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Why Losing 30 Psychiatric Beds In Oceanside Means A Crisis For San Diego County

Tri-City Medical Center in Oceanside recently announced the closing of its in...

Photo by Nicholas McVicker

Above: Tri-City Medical Center in Oceanside recently announced the closing of its inpatient mental health and crisis stabilization units, June 2018.

Why Losing 30 Psychiatric Beds in Oceanside Means A Crisis For San Diego County

GUEST:

Dr. Michael Plopper, chief medical officer, Sharp Behavioral Health Services

Transcript

The state of California has been losing psychiatric beds in locked units at a steady rate over the last 25 years.

In 1995, there were 29.5 beds per 1,000 persons available in the state. By 2015, there were just 16.9, according to the California Department of Health Care Services. The goal is 50 beds.

San Diego County's numbers will get much worse if current trends continue. The planned closing next month of Oceanside's Tri-City Hospital's locked behavioral health unit and its crisis-stabilization unit represents 30 psychiatric beds disappearing. The move has triggered the Board of Supervisors to order a comprehensive study of the county's mental health system, according to San Diego Union-Tribune reporter Paul Sisson.

Related: Mental Health Advocates Concerned By Loss Of Inpatient Beds At Tri-City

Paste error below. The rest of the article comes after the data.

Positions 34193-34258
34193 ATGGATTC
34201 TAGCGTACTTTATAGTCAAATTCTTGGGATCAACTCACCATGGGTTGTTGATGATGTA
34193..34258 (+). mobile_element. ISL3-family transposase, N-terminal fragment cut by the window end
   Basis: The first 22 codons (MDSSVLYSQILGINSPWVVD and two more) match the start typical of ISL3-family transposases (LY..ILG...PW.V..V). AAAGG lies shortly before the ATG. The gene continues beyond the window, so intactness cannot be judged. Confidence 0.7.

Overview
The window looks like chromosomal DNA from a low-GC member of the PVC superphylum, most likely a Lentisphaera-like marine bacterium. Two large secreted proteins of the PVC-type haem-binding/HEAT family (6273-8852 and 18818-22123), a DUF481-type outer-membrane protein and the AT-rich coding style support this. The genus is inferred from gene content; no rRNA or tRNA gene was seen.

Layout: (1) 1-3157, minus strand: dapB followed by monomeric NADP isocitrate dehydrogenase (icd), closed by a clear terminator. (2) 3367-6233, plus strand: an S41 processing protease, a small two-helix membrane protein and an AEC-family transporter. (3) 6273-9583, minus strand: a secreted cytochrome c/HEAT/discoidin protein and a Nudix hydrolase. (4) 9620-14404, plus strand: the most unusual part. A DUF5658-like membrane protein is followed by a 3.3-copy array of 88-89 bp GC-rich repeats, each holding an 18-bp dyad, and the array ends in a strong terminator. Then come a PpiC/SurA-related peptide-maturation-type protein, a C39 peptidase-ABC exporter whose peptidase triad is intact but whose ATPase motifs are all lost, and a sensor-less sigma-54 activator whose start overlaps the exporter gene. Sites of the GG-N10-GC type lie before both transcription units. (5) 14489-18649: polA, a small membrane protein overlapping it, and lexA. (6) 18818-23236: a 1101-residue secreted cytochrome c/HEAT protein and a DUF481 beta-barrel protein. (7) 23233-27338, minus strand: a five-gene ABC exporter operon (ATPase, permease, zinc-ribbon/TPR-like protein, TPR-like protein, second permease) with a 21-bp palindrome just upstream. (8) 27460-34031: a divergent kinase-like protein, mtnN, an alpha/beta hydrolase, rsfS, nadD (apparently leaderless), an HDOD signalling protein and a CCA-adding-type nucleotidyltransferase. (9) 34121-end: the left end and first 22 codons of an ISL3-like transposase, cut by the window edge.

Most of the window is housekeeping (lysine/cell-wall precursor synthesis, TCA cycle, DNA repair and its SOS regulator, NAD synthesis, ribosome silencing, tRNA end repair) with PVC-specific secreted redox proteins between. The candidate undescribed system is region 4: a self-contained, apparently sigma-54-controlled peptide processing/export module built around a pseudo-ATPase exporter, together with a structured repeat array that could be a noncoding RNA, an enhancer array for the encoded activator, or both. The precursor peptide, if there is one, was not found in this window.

Two Hillcrest hospitals, Scripps Mercy and UC San Diego Medical Center, will rebuild starting in 2020 calling into question the future of psychiatric beds there.

As reported by The Union-Tribune, the building plans for both projects will encroach on the land where the psychiatric units current sit.

In an email, a Scripps spokesperson said, "It is our goal to replace the existing behavioral health beds and we are currently exploring ways to do that."

There are several reasons for the losses at Tri-City.

–Underfunding. Medi-Cal has decreased funding, so most psychiatric units operate at a loss.

–Mandated building requirements. Both federal and state regulations mean expensive retro-fitting or new construction. Hospitals are being rebuilt without expensive locked psychiatric units.

–Personnel. There is a general lack of psychiatrists statewide.

Dr. Michael Plopper, chief medical officer of Sharp Behavioral Health Services, surveys the landscape of San Diego County's Mental health Services and assesses what is really needed on Midday Edition. He notes that dealing with mental illness is a community-wide problem. When some institutions stop offering these services, others must pick up the slack, including other hospitals, police and homeless service providers.

Editor's note: this story has been updated to include a statement from Scripps clarifying the future of psychiatric beds in Hillcrest.

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